PHOENIX (Thursday, March 20, 2014) – Former Vice Mayor and Councilwoman for the Town of Paradise Valley Mary Hamway announced the endorsements from five Republican council members in her bid for the Arizona House in District 28. Hamway released the endorsements from the following Republican council members:

•Vice Mayor Michael Collins

•Councilman Paul Dembow

•Councilman Dan Schweiker

•Councilman David Sherf

•Councilwoman Lisa Trueblood

These endorsements come after the Hamway campaign recently announced support from eight Republican Mayors.

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FOR IMMEDIATE RELEASE

Phoenix, AZ- March 26, 2014- Today, , Republican candidate for Arizona House of Representatives in Legislative District 28, received Arizona Corporation Commission Chairman Bob Stump's and Commissioner Brenda Burns' endorsements. shana

"Shawnna's knowledge and expertise in critical policy areas affecting the State of Arizona are hard to come by," stated Chairman Stump. "I know Shawnna has what it takes to be an effective legislator and a strong communicator. She is not only committed to understanding the big picture but is willing to delve into the weeds to craft sound public policy."

"Shawnna is a strong fiscal conservative who will prioritize the needs of Arizona. Watching her raise her two children I know how important education and the future of the state are to her," declared Commissioner Burns. “Shawnna is a quick study and eager to roll up her sleeves to find the right mix of pro-growth ideas benefiting the state. Arizona should be so lucky to have her willing to serve us in such a capacity."

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As Scottsdale voters were preparing to vote on city council candidates during the 2012 election the Arizona Republic rightfully called businesswoman and preservationist Virginia Korte one of the finest, most qualified people to seek the job. Korte is now the Vice Mayor of Scottsdale.

Such plaudits are appropriate for her friend, just across a town boundary, Paradise Valley Town Councilman Dan Schweiker.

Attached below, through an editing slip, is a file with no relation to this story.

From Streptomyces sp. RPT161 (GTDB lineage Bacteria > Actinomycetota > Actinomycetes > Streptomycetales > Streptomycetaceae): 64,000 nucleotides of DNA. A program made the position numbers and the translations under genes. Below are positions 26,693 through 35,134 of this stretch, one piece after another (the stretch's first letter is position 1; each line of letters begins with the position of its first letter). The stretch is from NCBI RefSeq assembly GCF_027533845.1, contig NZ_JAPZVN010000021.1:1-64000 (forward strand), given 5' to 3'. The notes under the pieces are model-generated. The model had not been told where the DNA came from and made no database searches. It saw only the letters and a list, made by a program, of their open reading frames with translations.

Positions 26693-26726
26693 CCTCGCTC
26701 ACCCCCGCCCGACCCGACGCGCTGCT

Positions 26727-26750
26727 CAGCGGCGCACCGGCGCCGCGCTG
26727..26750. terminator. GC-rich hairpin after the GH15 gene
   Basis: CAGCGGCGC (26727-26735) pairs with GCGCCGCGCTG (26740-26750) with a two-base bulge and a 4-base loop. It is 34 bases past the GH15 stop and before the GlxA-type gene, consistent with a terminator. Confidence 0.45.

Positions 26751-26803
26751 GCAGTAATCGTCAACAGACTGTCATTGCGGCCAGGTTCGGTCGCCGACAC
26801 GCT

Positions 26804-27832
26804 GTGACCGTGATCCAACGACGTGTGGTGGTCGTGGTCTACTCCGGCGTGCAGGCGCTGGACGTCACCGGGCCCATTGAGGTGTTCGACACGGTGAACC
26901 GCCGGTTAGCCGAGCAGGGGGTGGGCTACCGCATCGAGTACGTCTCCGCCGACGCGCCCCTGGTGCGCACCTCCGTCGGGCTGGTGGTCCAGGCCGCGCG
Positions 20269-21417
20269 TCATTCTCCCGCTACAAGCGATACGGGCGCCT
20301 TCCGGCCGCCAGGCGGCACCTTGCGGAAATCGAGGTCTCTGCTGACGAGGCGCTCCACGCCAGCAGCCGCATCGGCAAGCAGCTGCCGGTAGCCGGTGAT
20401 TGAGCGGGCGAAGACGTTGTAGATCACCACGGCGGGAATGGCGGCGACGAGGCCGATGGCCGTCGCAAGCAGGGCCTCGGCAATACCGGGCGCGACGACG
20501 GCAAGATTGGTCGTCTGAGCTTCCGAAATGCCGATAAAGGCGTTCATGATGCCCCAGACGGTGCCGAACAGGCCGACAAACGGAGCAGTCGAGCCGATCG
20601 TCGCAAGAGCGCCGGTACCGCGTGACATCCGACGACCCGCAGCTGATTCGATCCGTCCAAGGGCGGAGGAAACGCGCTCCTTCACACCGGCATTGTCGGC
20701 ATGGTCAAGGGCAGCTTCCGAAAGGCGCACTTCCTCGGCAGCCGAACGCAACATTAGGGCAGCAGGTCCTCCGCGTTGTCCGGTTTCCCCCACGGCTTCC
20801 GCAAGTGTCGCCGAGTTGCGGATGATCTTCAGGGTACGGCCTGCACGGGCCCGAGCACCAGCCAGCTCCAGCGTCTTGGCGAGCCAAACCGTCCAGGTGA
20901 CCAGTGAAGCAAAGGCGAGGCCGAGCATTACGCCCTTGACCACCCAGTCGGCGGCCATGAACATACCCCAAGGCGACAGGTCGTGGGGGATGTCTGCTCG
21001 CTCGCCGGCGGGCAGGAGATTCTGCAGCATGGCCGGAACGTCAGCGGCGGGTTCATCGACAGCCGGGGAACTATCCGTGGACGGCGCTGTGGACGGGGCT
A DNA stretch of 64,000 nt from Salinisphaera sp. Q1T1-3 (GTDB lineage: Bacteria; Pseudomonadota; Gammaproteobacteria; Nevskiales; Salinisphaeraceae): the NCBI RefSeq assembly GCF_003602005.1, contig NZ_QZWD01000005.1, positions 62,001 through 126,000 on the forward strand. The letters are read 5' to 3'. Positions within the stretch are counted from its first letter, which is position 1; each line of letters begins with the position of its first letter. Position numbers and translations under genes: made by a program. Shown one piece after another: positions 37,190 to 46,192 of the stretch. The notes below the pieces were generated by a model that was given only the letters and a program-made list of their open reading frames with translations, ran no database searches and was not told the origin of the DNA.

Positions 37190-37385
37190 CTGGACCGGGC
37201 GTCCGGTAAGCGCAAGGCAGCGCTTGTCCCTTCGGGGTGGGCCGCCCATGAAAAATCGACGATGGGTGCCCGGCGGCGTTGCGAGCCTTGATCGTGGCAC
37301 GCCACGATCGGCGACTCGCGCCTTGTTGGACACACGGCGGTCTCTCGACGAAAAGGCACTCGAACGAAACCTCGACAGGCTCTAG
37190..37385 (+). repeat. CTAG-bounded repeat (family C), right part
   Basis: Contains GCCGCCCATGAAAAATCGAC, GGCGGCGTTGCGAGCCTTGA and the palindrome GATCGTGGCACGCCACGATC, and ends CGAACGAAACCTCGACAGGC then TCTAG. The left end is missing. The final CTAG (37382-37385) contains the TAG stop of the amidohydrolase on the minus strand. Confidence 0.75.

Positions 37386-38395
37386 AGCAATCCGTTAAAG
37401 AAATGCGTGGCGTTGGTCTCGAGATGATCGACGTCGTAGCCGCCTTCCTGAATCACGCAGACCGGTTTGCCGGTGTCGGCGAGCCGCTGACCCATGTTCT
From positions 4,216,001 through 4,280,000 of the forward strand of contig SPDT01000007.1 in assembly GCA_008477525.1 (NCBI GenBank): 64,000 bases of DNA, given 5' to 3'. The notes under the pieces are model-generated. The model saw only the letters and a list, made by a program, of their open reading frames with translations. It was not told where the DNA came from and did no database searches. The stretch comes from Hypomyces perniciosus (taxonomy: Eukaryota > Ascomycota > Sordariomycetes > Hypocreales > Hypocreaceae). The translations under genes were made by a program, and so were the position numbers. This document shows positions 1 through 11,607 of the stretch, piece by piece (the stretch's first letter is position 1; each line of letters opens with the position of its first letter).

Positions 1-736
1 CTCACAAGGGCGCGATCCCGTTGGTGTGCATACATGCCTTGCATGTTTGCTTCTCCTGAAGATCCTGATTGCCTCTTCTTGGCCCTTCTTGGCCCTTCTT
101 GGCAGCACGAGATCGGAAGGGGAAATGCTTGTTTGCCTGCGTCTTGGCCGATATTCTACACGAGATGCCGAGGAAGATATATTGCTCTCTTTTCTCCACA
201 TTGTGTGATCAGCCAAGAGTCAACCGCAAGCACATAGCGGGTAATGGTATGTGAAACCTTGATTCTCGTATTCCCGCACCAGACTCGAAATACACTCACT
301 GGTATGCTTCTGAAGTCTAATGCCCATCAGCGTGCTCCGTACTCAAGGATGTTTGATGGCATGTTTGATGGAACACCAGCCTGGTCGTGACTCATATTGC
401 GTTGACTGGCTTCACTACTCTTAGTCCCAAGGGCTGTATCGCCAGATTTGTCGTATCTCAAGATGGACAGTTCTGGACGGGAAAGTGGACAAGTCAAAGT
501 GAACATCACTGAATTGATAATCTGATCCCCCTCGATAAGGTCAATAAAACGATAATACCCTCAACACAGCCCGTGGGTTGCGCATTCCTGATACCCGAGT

Schweiker surprised many earlier today with a letter announcing his intent to resign from the Town Council July 3rd, and move to a smaller home in Scottsdale.schhweiker

It is major loss for the tony town, because he is a person that has helped achieve so many wins for it.

Years ago he cut through the acrimony that led to both beautification and flood control on Doubletree.

He has always been a strong supporter of photo radar.

He cast the deciding vote making Ed Winkler the Mayor, demonstrating his belief that no one should sit in that chair too long, as it belongs to the citizenry not the entrenched.

In between council stints he chaired the political campaign committee in support of a new Ritz-Carlton, not that his tourism bona fides ever needed to be burnished. On the council there has been no one more emphatic about the need for robust Paradise Valley resorts than Schweiker. He knows they not only provide great amenities for local residents, but revenues from them mean Paradise Valley remains one of the few municipalities in the state without a property tax.

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Every one has seen these union banners –  usually due to using non-organized labor.  They either elicit cheers or jeers, if anything at all, depending on one’s political perspective.

union pick 1

The owner of this Subaru dealership in Wichita came up with a brilliant response: coopt the protest for their own purposes. They added this sign:

union pick 2

Which resulted in this awesome message:

union pic 3

Free markets: Not just great for buying cars – also good for funny ideas.

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By Thomas Sowell

Recently former Secretary of State Condoleezza Rice added her voice to those who have long been urging the Republican Party to reach out to black voters. Not only is that long overdue, what is also long overdue is putting some time -- and, above all, some serious thought -- into how to go about doing it.

Too many Republicans seem to think that the way to "reach out" is to offer blacks and other minorities what the Democrats are offering them. Some have even suggested that the channels to use are organizations like the NAACP and black "leaders" like Jesse Jackson -- that is, people tied irrevocably to the Democrats.

 Voters who want what the Democrats offer can get it from the Democrats. Why should they vote for Republicans who act like make-believe Democrats?